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Saturday, April 6, 2013

Daisy 11/2000-4/2013

This has always been my favorite picture of Daisy. It sums up her temperament beautifully.

 
Daisy came to us by way of the Noah's Ark pet adoption folks. A little over 10 years ago we saw them set up in front of a PetSmart with several dogs waiting for new homes. My younger son, who is autistic, and Daisy hit it off right away. She came home with us that day and I credit her with helping Sean go from nonverbal to very verbal in a very short time.
 
"It's not the wrong decision," the veterinarian said. "Believe me, if it were, I would tell you from the bottom of my heart."
 
Daisy was 12 years old and, like many larger dogs, had terrible arthritis in her hips. She plodded along on her front legs, barely using the back legs at all. She could still climb the stairs, but it took her a long time. She would put her front paws up on the next step, and then hop to pull her hind legs up behind her. Sure, she still had a good appetite - but honestly? That was about it. She spent most of her time sleeping. Watching her walk and climb the stairs was almost as painful for me as it was for her. Sometimes it was so bad that she would just lie on the rug, panting from the pain.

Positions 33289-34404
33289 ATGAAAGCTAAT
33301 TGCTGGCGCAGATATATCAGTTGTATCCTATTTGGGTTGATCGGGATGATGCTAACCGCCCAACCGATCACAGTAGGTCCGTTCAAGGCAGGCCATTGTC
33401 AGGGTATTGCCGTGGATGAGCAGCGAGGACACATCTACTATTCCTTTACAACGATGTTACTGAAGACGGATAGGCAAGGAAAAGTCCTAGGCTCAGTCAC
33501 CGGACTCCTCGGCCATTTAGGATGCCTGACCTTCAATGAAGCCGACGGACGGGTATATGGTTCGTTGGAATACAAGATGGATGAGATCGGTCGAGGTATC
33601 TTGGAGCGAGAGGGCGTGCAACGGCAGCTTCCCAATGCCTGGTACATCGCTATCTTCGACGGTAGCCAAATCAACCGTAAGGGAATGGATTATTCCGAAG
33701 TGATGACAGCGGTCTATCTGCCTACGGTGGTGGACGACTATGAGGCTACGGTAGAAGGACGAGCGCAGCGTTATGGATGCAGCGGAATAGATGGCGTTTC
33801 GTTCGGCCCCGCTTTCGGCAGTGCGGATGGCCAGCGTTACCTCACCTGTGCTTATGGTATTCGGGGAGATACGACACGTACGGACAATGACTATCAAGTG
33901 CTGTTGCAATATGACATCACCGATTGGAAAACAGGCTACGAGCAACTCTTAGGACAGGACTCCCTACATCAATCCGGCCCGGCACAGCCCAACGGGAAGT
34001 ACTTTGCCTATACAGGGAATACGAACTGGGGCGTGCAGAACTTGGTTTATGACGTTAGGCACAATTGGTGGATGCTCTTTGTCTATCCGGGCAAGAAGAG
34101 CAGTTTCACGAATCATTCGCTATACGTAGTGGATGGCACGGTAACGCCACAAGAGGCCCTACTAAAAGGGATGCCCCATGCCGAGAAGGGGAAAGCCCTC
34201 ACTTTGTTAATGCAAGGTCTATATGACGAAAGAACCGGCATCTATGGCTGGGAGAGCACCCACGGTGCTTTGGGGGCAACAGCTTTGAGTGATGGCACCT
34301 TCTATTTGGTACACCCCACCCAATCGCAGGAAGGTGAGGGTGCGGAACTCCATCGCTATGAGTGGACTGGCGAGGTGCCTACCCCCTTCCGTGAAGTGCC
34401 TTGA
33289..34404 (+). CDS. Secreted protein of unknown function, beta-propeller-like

Maybe I waited longer than I should have. It was so hard to let her go. Even in pain, she was a sweetheart. Lots of older dogs, especially females, tend to get "bitchy" when they're old and in pain. Not Daisy. She had those big brown eyes always begging for one more biscuit, one more flip chip, one more scratch behind the ear - and she never cried, or whined, or snapped at anyone. She was still giving baths to our oldest cat, Tigger, as if he were her puppy. She'd even wag her tail and bark at the neighborhood cats as they strolled along the top of the brick wall surrounding our back yard.
 
Still, she was obviously hurting. A lot. And I started to feel bad about asking her to keep living that way. She was happy to do it, bless her heart, but it wasn't fair of me to be so selfish.
 
So yesterday we took her in to the vet and let her go. She's the third dog I've had to do this for, and trust me, it never gets any easier. It still hurts and it's still hard to say good-bye to someone who's been such a loving family member for so long.
 
Be well, Daisy. I'm glad you're out of pain, and I hope you've found Chok'lit and Cookie to run and play with again. Love you.